Thursday, June 20, 2024

Pemi East Branch Loop: 6/19/24

On one of the hottest days of the season - with a high around 95 and the dew point in the oppressive 70s -  the East Branch of the Pemigewasset River was calling. I loaded up my pack with plenty of liquids and attached a pair of Crocs, thinking I might go up one side of the river and return down the other, with a ford in between.. The East Branch was at a mid-summer-like low flow of just 106 cfs. I also packed an umbrella, as there was a chance of thunderstorms in late afternoon. Objectives for the day included finding a possible riverside view of the Stinger Slide on the NW side of Mount Hancock, and, if weather and energy permitted, bushwhacking to a lower elevation slide patch in that vicinity for a view.

Even on the gentle Lincoln Woods Trail I was breaking a sweat quickly on this steamy morning.


The riverside view of Bondcliff and its southern spur (past the Osseo Trail junction) was much hazier than it had been two days earlier.

Looking up Franconia Brook to Mount Flume, from the footbridge.

Into the Pemi.

The 1.8 miles of railroad grade from the footbridge to the Camp 16 site was once part of the Wilderness Trail, and is now the lower section of the Bondcliff Trail.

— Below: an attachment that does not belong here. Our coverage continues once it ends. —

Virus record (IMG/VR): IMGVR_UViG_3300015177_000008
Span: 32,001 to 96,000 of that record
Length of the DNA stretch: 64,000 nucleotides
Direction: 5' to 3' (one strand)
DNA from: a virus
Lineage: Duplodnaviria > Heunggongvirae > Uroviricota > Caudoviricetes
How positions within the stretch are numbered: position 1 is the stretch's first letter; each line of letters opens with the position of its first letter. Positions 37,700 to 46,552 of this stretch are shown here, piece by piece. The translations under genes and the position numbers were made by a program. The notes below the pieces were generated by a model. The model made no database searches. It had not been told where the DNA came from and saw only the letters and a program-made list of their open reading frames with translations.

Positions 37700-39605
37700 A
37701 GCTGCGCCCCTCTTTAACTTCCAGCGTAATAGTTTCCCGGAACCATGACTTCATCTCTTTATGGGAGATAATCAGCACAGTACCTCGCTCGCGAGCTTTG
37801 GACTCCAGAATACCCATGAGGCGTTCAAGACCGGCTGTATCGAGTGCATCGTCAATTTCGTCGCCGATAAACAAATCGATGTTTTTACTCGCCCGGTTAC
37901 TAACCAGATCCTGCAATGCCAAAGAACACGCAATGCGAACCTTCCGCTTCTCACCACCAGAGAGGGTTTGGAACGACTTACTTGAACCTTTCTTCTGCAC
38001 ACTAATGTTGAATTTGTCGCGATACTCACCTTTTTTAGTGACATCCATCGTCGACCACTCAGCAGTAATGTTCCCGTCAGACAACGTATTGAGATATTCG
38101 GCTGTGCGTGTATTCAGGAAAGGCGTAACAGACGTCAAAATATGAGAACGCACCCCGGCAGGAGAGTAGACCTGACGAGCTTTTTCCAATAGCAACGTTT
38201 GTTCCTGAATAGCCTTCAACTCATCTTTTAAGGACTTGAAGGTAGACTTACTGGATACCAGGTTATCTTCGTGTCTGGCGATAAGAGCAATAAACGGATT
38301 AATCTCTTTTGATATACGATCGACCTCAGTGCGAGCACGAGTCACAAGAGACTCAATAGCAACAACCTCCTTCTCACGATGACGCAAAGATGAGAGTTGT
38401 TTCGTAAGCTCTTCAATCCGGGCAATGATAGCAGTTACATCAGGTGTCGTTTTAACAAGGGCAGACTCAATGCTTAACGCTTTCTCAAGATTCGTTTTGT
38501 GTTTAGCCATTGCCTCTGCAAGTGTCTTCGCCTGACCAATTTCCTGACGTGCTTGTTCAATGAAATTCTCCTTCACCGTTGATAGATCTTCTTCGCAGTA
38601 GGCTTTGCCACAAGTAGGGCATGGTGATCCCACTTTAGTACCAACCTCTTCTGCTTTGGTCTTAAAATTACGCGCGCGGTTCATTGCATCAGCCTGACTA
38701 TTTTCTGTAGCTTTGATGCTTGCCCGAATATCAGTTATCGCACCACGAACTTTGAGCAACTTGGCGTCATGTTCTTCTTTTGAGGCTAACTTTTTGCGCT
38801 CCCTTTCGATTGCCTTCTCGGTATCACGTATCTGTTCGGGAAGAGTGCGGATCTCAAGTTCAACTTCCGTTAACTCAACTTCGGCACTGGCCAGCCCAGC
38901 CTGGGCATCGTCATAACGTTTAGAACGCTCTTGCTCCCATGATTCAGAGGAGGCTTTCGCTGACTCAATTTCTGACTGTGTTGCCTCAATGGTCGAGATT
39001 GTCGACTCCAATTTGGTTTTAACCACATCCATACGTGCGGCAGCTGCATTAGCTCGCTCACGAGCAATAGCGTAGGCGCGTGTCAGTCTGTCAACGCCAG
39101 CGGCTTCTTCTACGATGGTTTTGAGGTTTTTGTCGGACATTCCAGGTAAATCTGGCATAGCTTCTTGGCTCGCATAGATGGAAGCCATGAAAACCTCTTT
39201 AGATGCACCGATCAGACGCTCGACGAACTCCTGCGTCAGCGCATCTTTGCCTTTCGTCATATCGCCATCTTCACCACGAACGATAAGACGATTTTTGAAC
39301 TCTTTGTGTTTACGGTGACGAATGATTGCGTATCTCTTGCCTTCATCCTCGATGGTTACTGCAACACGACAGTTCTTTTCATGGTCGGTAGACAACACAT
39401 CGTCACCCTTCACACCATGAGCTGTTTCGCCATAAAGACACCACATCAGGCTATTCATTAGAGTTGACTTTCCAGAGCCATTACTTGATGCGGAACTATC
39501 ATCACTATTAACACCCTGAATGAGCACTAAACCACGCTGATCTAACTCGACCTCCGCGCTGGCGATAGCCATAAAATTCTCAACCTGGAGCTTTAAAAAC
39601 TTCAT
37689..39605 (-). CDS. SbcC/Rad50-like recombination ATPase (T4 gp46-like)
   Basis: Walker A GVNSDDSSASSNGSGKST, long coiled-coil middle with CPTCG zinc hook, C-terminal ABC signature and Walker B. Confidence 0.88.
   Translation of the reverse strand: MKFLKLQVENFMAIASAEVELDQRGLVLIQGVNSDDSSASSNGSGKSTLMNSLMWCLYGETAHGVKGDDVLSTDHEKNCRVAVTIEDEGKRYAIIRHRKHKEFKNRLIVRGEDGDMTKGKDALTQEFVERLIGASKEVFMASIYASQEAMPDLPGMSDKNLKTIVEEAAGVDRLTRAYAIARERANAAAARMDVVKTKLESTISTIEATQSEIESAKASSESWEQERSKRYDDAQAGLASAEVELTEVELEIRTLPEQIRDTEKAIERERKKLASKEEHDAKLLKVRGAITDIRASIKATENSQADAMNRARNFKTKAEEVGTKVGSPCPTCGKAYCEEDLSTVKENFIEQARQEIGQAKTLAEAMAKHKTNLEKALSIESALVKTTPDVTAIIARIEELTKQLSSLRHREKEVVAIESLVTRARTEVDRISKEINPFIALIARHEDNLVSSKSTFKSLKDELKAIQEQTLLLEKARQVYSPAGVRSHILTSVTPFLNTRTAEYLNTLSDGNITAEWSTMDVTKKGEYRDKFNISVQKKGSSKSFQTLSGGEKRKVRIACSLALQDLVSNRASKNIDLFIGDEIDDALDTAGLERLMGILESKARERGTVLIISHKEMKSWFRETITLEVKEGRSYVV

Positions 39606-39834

I dropped down for a look at the river where the trail crosses "One Mile Brook."

Butterfly confab.

Bed frame at the site of J.E. Henry's Camp 15.

Nice hardwood glade approaching Camp 16.

A mossy logger's boot at Camp 16. As always, note that it is illegal to remove any such historic artifacts from the WMNF.

A crushed bucket.

A tree grew up through this bed frame.

The collapsing remains of the railroad trestle over Black Brook, which was built in 1906 and was in use until 1946.


The trestle from below. It is unsafe to go directly beneath the trestle.

Near the trestle I found my view of the Stinger Slide, presumably so named due to its long, narrow track that tapers to a point like a bee stinger. Here the river makes a bend in the direction of the NW spurs of Mount Hancock.

This slide is unusual in that it fell in the 1920s or 1930s, appearing prominently in a 1939 aerial photo, was mostly revegetated by the 1990s, then was scoured anew by Tropical Storm Irene in 2011. The wet lower slabs of the slide glisten in the sun.